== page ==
Bruce Rogers' beautiful typeface Centaur was first used in 1915 for an edition of de Guérin’s prose poem Le Centaure. The font was later issued in a commercial version developed by Rogers and the Monotype Corporation. In de Guérin's sensuous story, the aged centaur Chiron describes his early days to a young mortal who seeks him out on a mountain top.
Other interesting editions of the de Guérin story include one printed by Ricketts and Shannon at the Vale Press in 1899 and this art deco interpretation featuring a distinctly un-menacing centaur by George Barbier (1928). Ricketts returned again and again to the centaur theme. In 1902 the artist and his long time collaborator Shannon were the models for a small painting of Nessus and his stolen bride Dejanira in which:
"This bold defense of Nessus’ “rape” portrayed a willing Dejanira with strong shoulders, arms, and calves."*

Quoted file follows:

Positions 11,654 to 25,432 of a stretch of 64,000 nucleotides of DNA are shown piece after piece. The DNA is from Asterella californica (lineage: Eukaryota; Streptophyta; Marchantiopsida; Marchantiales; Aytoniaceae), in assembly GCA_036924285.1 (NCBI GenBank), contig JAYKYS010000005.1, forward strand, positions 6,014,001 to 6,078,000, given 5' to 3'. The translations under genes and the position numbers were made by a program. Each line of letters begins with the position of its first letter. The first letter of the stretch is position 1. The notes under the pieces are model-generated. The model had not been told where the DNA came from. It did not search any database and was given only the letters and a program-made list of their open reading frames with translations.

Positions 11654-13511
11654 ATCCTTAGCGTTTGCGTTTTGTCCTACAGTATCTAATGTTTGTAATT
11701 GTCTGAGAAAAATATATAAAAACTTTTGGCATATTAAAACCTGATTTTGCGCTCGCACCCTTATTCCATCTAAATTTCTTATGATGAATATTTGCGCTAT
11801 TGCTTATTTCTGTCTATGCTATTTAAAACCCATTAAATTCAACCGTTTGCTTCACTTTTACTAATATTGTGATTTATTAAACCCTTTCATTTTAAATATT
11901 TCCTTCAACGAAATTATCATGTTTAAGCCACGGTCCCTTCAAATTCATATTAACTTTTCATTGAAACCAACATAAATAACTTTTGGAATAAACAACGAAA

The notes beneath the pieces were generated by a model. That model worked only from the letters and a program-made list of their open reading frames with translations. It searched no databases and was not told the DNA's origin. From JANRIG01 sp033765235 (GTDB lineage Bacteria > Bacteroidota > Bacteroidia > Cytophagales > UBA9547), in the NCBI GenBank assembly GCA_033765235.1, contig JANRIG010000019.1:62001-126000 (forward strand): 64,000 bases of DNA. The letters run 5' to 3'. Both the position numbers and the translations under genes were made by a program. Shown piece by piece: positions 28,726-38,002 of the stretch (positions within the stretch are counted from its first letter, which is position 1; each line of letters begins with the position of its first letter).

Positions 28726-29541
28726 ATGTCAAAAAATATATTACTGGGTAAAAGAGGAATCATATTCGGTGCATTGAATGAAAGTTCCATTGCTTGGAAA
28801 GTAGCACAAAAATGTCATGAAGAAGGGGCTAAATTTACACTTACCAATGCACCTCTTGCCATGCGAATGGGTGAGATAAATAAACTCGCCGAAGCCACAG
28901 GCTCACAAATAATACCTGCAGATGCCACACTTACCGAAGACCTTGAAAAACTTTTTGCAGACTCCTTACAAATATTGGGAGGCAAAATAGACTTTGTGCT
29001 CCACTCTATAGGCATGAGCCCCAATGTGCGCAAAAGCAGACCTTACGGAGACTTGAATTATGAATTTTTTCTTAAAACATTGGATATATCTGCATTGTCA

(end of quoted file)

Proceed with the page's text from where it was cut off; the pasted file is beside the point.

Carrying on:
Evidence that centaurs still hold a considerable homoerotic charge is provided by the recent phenomenon of 'boytaurs'. They are celebrated in a somewhat indecent website featuring 'Online resources for boytaurs, multilimbers, shapeshifters, and their friends'.
One lexicon defines a modern day centaur as "A gay man who lives openly in a predominantly heterosexual suburb."
At this time of year the birdsong is a terrific pleasure, but not if you live in the city. The New Scientist reports the end of the dawn chorus, killed off by city noise. It was thought that light pollution was the cause, but now it seems to be simply that the birds can't make themselves heard over the din of the traffic. Late at night, on my way back from the station, I've often been stopped in my tracks by the sad sound of a solitary wren, singing its heart out under the sodium glare. Now researchers say birds are getting stressed out by this forced adaptation.